New legal situation for UAS through European regulations: What does this mean for drone operators?

New legal situation for UAS through European regulations: What does this mean for drone operators?

07.06.2021 – Karlotta Victor (BWI)

On 22 April 2021, the European Commission adopted the third Implementing Regulation concerning UAS: the so-called U-space Regulation, which will become mandatory for operators of UAS (Unmanned Aircraft System) in certain so-called U-space airspaces in 2023. This Commission Implementing Regulation (EU) 2021/664 completes the Commission Delegated Regulation (EU) 2019/945 and the Commission Implementing Regulation (EU) 2019/947 into a trio of EU regulations for the safe use of UAS. This article should provide an overview of the new relevant regulations for UAS operators and let UAS operators know which legal documents might be additionally relevant.

The three regulations cover all phases from manufacture and sale to the UAS operating and the actual coordination of flights. Since the implementation of Reg. (EU) 2019/945 & Reg. (EU) 2019/947 on 31 December 2020, UAS are categorized into different categories of UAS operations (open, specific, certified). The categories are based on the risk assessment of the mode of operation and determine the corresponding operating conditions and approval requirements. Reg. (EU) 2019/945 provides regulations on the design, manufacture, maintenance, trade and import of UAS. Depending on the category, there are different technical requirements for the equipment of the UAS. The decisive change resulting from the new regulations is contained in Reg. (EU) 2019/947. Up to now, commercial providers had to obtain a permit for every ascent, according to the previous national law in §§ 21a and 21b LuftVO – even if they operated recurring modes. Now the operator needs just a single permit for such recurring activities, for the respective mode of operation. This reform thus supports in particular the commercial use of UAS. Nevertheless, a one-time operation can also be authorised. According to reg. (EU) 2019/947 operators are further obliged to register with the competent national authority to ensure traceability, e.g. for administrative offences. In addition, it opens up the possibility for Member States to designate so-called geographical UAS zones with special operating conditions. The Member State even has the right to issue a general ban on operations (no-fly zones). This can impose a lower as well as a higher level of operating conditions, thus modifying the general operating conditions or licensing requirements of the Reg. (EU) 2019/947 nationally. Finally, it should be pointed out that while the aforementioned Regulations primarily create their own, needs-based regulations for UAS, this only applies to UAS in the open and special category. According to Reg. (EU) 2019/945 & Reg. (EU) 2019/947, UAS in the category certified are explicitly subject to the requirements of manned aircraft in terms of design, manufacture, maintenance as well as operation.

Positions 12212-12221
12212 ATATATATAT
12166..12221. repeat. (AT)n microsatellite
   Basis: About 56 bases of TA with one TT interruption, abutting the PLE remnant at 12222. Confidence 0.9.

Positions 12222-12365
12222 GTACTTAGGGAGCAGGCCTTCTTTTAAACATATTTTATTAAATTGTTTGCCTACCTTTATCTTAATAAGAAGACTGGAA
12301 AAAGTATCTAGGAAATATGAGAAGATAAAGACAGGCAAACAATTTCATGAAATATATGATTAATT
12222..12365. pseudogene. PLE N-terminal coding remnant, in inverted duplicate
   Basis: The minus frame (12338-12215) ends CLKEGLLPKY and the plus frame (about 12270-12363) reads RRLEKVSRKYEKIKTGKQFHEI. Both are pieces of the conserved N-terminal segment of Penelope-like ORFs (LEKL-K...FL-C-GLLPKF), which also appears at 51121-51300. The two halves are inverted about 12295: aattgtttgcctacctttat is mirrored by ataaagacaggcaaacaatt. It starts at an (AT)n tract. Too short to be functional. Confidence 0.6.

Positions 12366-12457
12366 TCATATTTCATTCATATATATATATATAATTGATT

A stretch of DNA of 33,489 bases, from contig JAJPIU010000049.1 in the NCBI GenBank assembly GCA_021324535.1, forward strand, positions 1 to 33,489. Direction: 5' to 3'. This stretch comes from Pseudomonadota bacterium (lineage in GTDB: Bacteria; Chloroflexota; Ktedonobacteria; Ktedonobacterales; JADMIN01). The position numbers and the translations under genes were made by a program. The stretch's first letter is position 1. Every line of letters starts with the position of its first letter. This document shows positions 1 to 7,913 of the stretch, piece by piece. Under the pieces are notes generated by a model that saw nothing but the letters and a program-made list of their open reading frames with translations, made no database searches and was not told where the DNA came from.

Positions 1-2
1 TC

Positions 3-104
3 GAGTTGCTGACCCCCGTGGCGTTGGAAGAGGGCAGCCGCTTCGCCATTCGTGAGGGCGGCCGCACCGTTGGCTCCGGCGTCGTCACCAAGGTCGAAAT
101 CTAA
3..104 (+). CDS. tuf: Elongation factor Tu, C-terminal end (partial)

The Commission Implementing Regulation (EU) 2021/664, published on 22 April 2021, aims to enable operations in busy airspaces in a safe and efficient manner, also to operate BVLOS (beyond visual line of sight). For this purpose, the Reg. (EU) 2021/664 provides Member States with the instrument to qualify an airspace as a U-space airspace. In U-space airspaces, a management system and corresponding information exchange will be mandatory. This will require UAS operators to obtain certain services from a (private) so-called U-space Services Provider (USSP) for each flight. The services may differ depending on the U-space airspace. In any case, the network identification service according to Art. 8, the geo-awareness service acc. to Art. 9, the UAS flight authorisation service acc. to Art. 10 and the traffic information service acc. to Art. 11 of Reg. (EU) 2021/664 are mandatory. All services serve the objective of the U-space Regulation to avoid conflicts and dangerous situations and to ensure a high level of safety in the airspace for all parties involved. For example, the USSP informs the operator before departure through the UAS flight authorisation service, about any temporal-spatial conflict situation with other aircraft. If the airspace for a requested route is free, the USSP will grant an UAS flight authorisation to the operator. In addition, the operator receives information about air traffic in the immediate vicinity through the traffic information service and information about permanent or temporary spatial conditions of the U-space airspace through the geo-awareness service during the flight. If any collision hazard occurs, the operator must initiate emergency measures.

Even though the U-Space Regulation is not yet in effect and U-space airspaces have not yet been designated, it should be known that special conditions already apply in certain airspaces today. Besides the UAS Regulation trio, other regulations of the EU for general aviation may also apply for UAS operators. In order not to lose track, the following illustrations give the UAS operator an overview of the requirements they have to comply with under Reg. (EU) 2019/947 since 31 December 2020 (Fig. 1). Also of which additional requirements they already have to comply with in certain airspaces and which they will have to comply with in future U-space airspaces (Fig. 2).